Bridging the cultural gap

This summer I spent 5 weeks living in China learning Mandarin. At least, that was my job description. In truth, I spent 5 weeks making memories to last a lifetime, learning and using Mandarin to survive living in China, and formed relationships that I hope will stay with me for a long time.

As I immersed myself among the Chinese, I experienced quite a few “culture shocks.” I had come prepared for the smog, but not the intermittent drops of liquid that could fall from awnings and windows at any time. Nor for the relative lack of Western toilets and showers (although I guess I ought to have seen that coming)… Even more interesting was the flouting of the cultural “rules” that I did anticipate, such as overly modest clothing, minimal PDA and more English speakers. We had been warned that Chinese did not like short shorts, tank tops or flip flops, but I think the younger generation has gotten the best of the older norms and wants to wear what they choose. The frequent sightings of PDA were also shocking as that was something we had been told was highly frowned upon. Since we discovered that it was not, it became sort of a game for my classmates and I to point out all instances of PDA. It has also been interesting to see how many couples match clothing and/or accessories over here. Hygiene is also not as strict in Beijing as in the U.S. Babies pee through their slit pants on the streets while vendors sell even skinless fruits on these same streets. I do enjoy however the immense availability of fruit here, even though I didn’t buy any. There are some little differences that also come about because of a difference in resources. For example, toilet paper is not flushed here because the water pressure is not strong enough to handle it. Also, nobody drinks tap water; water is either boiled, filtered (if you’re lucky), or bought bottled. Another major cultural difference, this time between specifically my home area and Beijing, is how easily accessible everything is either by bus, subway or taxi. In those ways the city reminds me of New York and its transportation freedoms.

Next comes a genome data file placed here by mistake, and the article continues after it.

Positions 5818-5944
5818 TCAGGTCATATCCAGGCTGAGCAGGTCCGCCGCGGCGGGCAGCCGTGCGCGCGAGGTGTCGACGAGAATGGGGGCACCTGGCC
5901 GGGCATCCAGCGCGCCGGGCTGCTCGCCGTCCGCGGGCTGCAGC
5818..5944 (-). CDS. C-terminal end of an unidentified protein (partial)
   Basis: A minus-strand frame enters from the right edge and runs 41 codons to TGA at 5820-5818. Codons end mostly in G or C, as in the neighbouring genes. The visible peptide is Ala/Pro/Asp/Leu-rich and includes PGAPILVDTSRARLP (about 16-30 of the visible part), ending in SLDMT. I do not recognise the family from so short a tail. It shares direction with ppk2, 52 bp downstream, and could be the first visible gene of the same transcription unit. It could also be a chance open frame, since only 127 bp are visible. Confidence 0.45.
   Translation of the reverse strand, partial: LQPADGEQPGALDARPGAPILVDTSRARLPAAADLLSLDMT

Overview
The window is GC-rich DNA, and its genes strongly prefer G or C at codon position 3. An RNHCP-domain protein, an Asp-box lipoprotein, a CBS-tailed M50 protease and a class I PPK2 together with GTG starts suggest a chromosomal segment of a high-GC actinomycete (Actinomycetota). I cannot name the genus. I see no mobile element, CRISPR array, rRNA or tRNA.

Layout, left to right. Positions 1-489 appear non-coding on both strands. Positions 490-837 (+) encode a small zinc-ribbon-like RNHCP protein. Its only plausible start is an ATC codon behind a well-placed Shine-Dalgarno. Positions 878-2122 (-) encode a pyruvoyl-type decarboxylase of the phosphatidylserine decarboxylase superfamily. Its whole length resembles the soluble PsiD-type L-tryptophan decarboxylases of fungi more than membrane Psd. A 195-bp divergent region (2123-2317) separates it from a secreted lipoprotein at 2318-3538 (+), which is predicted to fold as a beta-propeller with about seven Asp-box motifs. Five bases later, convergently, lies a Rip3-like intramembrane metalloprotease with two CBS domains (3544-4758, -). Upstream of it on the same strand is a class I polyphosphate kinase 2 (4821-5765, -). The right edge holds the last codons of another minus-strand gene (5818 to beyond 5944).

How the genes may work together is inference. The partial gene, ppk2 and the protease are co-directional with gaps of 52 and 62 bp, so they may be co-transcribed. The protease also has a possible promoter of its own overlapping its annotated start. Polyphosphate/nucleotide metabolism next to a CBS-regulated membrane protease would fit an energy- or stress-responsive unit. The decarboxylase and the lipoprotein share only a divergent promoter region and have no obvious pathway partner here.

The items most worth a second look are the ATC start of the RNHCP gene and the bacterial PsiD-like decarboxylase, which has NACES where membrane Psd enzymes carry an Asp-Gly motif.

Aside from the differences I saw culturally between China and the US, because my classmates and I came from all over the states, we had some interesting differences as well. I anticipated all my northern Phillips Academy classmates to not say y’all but I wasn’t aware that chocos (a popular sandal like the original Teva) is popular/heard of only in the south.

Regardless of these differences, Beijing really grew on me. I don’t think I’ll ever fully “embrace” the ever present smog, but I surely embraced most of the differences. And the differences between us didn’t keep my classmates and I from getting really close. I guess you could say we’re closing the gaps, one adventure at a time.


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